Happy Pilgrims. Those were the words I read this morning. They sounded more to me like an oxymoron than a spiritual taunt, but it intrigued me. It had been several weeks now since I had discovered that my restless spirit was not a curse, but a blessing. But I did not yet have a name for it. All I knew was that “it” was ok.
Relishing in my newfound discovery, I stumbled upon some verses in my morning bible study that through me for a loop. The words stuck out like a neon side begging me to come in. But the words and the idea behind them bothered me. They intimated that the Jesus I knew to be a nomad, a wandering spirit may have in fact owned a home!
No!!! I thought, this just can’t be! My Jesus was homeless, a drifter with no place to lay his head. My Jesus didn’t have a house! That changed what I had just learned… or did it?
My heart was racing, wondering if my newfound love of being ok with gypsy style living was not in fact ok. But that’s not what I felt. I felt a deeper meaning, a deeper calling to this notion that Jesus had a house, a place to lay his head.
I meditated on the verse that the Lord had given me several days before, Hebrews 4:11:
Therefore, let us strive to enter into that rest, so that no one may fall after the same example of disobedience.
That rest, what did it mean? I hurried to see the original word in Greek and was amazed to discover it also meant dwelling or habitation. The Israelites had been chasing their “dwelling,” the promised land, Israel, all of those years. We as Christians chase heaven. But in the middle, here on earth, where was that dwelling? Where was that rest? I knew it was somewhere…
And so all of my thoughts about nomad living were shuffled together like cards in a deck, and I was worried and bothered and flustered over where on this earth I belonged. I knew the promised land Israel had already been attained and heaven wasn’t quite ready for me yet, so where was I supposed to be?
The nomadic journey had endured harshly for months in my soul, tough but needed, and joyful knowing I was walking forward. I knew the journey existed inside of me, but I also knew that with that was the physical journey as well, even if it may be the next City over.
And then came more revelation. That Jesus moved from Nazareth to Capernaum, both in Galilee, that most of his ministry was spent in Capernaum, and that Jesus did in fact have a house.
Mark 2:1, “When Jesus returned to Capernaum after some days, it became known that he was at HOME.” (Capitalization and bold for emphasis).
And the picture was getting clearer for me. The man, God, who moved from one city to another maybe only thirty miles away and located in the same region effectively changed the world for all eternity. For me, I thought of where I lived, to travel from one end of the county to the other. And that jolted me. That someone could change the world from moving from one place to another in the same county, not very far away…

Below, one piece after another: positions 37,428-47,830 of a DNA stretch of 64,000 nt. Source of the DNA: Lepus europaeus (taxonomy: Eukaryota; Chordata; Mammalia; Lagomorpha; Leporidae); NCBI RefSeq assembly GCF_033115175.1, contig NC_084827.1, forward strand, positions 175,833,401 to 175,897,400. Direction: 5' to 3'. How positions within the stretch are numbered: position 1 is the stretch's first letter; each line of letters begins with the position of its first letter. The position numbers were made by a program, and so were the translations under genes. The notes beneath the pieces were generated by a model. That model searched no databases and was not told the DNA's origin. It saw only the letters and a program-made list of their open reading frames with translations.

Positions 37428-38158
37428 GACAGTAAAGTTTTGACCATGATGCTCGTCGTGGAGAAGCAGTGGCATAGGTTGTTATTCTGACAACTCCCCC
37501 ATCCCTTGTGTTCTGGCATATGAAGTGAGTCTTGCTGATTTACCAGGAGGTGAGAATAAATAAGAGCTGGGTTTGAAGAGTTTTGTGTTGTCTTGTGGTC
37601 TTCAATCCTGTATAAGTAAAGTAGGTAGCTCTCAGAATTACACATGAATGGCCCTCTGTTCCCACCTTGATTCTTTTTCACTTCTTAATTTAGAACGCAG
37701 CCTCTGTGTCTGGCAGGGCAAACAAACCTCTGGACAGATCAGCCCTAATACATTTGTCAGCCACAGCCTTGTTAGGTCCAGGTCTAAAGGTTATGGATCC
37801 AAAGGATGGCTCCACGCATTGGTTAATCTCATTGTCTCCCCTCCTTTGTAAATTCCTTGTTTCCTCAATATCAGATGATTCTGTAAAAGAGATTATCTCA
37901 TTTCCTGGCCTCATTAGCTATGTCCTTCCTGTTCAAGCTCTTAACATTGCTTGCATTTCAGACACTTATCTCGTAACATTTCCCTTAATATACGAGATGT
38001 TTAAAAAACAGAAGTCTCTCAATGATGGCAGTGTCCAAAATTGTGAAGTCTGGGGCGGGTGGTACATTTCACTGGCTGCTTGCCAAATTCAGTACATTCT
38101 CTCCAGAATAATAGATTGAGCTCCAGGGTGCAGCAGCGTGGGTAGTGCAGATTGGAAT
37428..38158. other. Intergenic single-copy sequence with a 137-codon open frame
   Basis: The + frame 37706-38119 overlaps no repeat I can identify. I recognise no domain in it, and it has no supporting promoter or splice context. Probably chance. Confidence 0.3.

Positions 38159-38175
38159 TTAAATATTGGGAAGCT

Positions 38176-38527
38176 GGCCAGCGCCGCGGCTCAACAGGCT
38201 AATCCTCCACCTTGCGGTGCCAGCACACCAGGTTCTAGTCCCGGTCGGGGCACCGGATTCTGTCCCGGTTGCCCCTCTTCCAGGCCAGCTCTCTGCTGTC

And there was more. Psalm 84:5:
“Blessed is the man whose strength is in You, whose heart is set on pilgrimage.”
And there was the word, the one I needed. My “condition” had a name.
So I moseyed on over to the Hebrew translation and struck gold,”- Happy Pilgrims- MacLaren’s Expositions. If you don’t click the link and check it out, you will be sorry (scroll down to the bottom of the page). Here is part of what he says:
‘Blessed are the men in whose heart are the ways.’ A singular expression, and yet a very eloquent and significant one! ‘The ways’ are, of course, the various roads which, from every corner of the land, lead to the Temple, and the thought suggested is that the men whom the Psalmist pronounces blessed, and in whose blessednesses his longing heart desires to share, are the men who are restless till they are on the path, whose eyes are ever travelling to the goal, who have a ‘divine discontent’ with distance from God, and who know the impulse and the sting that sends them ever travelling on the path that leads to Him.
The path. The highway. The ways. This was all becoming very real to me. But he said something else that struck me.
But that the further they go the stronger they become (speaking about the pilgrim)
I remember once, long ago, when I was on board a sailing ship, that we had baffling winds as we tried to run up the coast; and morning after morning for a week we used to come up on deck, and there were the same windmill, and the same church-tower that we had seen last night, and the night before and the night before that. That is the sort of voyage that a great many of you Christian people are making. There may be motion; there is no progress. Round and round and round you go. That is not the way to get to Zion. ‘They go from strength to strength,’ and unless you are doing that, you know little about the blessedness of the pilgrim heart.
And I realized that for me, the staff of the pilgrim was my pen. Not a literal pen, but the one that continues to write my story, the master Creator, and the words he allows me to write about my journey. That the words staff and pen were interchangeable in the Hebrew meaning of things. And that if the pilgrim staff was in fact my pen, I already had His power in my hands, the words that had already been written in my heart, the journey that was already waiting for me…